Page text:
NCF Nation: Erik Magnuson

Brady Hoke endears himself to Michigan fans by embracing all things maize and blue, but he outlines the standards for the Wolverines program in black and white.

Success: a Big Ten championship and a trip to the Rose Bowl.

Failure: anything else.

Ricky Bobby would be proud.

[+] EnlargeBrady Hoke
AP Photo/Tony DingMichigan coach Brady Hoke sees championships or failures. There is no in-between, which is why Saturday's game at Michigan State means so much for the Wolverines.
Hoke's clear approach is refreshing in an environment where many coaches avoid specifics on how to judge them -- mindful of whacked-out fan expectations, quick-trigger athletic directors and boosters, and a media environment where everything you say can and will be used against you. Perhaps Hoke feels secure enough in his situation to set such narrow parameters for success.

Or he simply thinks Michigan shouldn't settle for anything but championships. Again, refreshing.

It has been eight seasons since Michigan last won a Big Ten championship. That should never happen.

While Hoke undoubtedly has done some good things in his two-plus seasons as Michigan's coach, his tenure to date, by his own standards, has fallen short. Maybe that's too harsh an assessment, given the fragile program Hoke inherited from Rich Rodriguez. Then again, if Hoke judges himself that way, why shouldn't we?

He's in Year 3, enough time to have Michigan positioned for a championship push, regardless of the issues when he took over. As November dawns, Hoke and the Wolverines embark on a stretch that will determine exactly who they are -- champions or guys who talk about championships at a school that has won more than any in the Big Ten.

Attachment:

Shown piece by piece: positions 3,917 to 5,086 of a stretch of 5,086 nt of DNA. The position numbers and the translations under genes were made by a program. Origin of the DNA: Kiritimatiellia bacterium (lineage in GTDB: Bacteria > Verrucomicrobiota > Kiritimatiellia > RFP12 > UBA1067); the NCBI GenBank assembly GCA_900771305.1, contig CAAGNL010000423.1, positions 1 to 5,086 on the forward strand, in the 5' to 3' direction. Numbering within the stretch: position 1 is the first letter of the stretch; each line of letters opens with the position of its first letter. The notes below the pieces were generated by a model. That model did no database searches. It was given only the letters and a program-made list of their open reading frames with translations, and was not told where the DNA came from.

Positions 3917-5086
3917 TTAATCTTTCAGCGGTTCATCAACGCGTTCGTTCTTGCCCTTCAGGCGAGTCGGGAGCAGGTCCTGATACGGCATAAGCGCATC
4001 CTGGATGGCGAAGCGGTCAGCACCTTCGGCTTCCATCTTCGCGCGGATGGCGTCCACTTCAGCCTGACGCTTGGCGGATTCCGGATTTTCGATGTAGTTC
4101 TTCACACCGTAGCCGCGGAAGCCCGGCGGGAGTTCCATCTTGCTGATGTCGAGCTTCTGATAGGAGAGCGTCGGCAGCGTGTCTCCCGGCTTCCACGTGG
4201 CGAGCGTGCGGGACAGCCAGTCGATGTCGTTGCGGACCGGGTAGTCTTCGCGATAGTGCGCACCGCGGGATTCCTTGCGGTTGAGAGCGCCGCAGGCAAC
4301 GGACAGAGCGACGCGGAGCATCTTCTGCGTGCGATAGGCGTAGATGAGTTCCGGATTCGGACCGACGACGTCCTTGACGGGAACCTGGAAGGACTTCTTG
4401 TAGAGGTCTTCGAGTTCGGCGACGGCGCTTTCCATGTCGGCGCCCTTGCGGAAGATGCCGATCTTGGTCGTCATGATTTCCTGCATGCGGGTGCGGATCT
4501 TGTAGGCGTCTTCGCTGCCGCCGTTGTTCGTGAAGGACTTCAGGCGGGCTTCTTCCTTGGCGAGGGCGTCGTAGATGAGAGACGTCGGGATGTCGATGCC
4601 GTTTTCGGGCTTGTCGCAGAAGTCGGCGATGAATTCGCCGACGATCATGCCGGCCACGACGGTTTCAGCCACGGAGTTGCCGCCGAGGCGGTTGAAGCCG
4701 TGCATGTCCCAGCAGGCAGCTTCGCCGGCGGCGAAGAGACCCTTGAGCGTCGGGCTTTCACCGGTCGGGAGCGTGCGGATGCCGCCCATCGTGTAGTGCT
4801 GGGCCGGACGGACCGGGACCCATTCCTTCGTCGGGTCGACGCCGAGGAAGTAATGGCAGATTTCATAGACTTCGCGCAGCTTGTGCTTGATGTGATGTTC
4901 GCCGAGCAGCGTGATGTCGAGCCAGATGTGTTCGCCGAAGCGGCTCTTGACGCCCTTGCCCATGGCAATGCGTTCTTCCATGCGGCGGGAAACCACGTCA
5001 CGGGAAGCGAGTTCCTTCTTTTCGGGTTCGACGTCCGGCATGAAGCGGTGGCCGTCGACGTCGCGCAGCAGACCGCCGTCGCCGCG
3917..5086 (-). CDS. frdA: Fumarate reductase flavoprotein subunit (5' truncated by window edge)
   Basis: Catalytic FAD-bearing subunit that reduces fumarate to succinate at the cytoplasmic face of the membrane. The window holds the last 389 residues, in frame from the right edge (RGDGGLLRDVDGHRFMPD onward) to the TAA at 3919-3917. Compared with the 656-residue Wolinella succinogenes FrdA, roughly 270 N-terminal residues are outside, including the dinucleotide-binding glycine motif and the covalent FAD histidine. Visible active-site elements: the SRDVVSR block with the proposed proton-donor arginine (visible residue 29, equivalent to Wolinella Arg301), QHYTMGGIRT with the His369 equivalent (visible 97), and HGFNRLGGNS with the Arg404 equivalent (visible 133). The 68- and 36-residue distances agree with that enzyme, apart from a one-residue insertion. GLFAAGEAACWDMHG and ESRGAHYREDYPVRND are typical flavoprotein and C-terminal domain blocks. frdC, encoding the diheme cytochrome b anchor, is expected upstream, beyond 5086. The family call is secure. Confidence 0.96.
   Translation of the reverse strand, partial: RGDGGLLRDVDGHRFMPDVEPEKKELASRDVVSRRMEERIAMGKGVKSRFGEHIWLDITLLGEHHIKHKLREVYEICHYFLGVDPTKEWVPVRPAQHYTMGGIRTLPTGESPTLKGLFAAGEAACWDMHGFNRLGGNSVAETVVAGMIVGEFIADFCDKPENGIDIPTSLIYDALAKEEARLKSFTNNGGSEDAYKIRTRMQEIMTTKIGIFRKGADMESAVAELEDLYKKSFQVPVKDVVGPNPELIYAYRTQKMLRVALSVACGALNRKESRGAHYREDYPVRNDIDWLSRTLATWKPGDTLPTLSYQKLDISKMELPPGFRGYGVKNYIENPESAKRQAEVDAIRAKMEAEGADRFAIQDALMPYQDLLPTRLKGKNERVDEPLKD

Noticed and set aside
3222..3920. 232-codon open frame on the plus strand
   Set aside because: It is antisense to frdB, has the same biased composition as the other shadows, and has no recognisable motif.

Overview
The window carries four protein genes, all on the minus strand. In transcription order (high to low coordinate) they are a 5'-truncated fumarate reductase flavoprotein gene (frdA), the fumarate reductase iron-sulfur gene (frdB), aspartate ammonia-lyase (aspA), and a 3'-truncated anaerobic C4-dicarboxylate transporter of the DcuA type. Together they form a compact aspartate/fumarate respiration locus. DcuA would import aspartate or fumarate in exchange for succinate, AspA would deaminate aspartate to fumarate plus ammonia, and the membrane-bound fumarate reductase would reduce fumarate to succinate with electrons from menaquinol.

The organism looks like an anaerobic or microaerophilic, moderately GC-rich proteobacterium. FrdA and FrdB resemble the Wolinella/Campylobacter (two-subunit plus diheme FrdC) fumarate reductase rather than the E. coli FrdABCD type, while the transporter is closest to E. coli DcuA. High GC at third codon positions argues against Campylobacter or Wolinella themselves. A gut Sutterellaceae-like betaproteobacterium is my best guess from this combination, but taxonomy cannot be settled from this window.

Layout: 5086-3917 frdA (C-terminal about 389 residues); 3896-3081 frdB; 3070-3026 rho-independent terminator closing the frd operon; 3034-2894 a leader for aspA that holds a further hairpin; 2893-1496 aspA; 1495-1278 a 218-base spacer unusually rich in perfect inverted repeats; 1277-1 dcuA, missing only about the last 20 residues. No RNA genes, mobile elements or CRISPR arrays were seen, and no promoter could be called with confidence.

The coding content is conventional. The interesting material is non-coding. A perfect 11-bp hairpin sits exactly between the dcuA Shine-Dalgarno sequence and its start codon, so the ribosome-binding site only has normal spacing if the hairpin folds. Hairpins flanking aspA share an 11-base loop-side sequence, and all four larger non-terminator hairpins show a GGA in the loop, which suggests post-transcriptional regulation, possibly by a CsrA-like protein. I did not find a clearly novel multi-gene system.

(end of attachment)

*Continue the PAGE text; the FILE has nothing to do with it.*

"The month of November is when you win championships," Hoke told "A lot of that has always been because of the meat of your schedule, who you're playing. When you look at our schedule and the divisional games are all over that schedule, it's important."

It begins Saturday when No. 21 Michigan visits No. 22 Michigan State. The Spartans are the only Legends Division team without a Big Ten loss. Michigan's lone defeat came in a cross-division game at Penn State, and a loss to Michigan State would essentially put the Wolverines 2½ games behind the Spartans with four weeks to play.

"If we want to win a championship," Michigan offensive tackle Taylor Lewan said, "we have to go through Michigan State."

Could Michigan still achieve its goal with a loss Saturday afternoon?

"You're counting on a lot of things to happen," Hoke said. "It gets out of your hands to a certain degree. Are we a good football team? Yeah. Are we perfect by any ways? No, and we haven't been. We've been inconsistent, but we have won six games and lost one in four overtimes where we had plenty of opportunities.

"We've grown, but obviously [if you lose] you put yourselves behind the eight ball."

Michigan has been an enigma this season, impressively beating Notre Dame in Week 2 but struggling against Football Bowl Subdivision bottom-feeders Akron and Connecticut and losing to an unremarkable Penn State squad. The Wolverines are one of the Big Ten's most talented teams, bolstered by the recruiting success Hoke and his staff have engineered, and they're certainly capable of blossoming into a division champion in the next five weeks. They also could crumble as the competition gets tougher.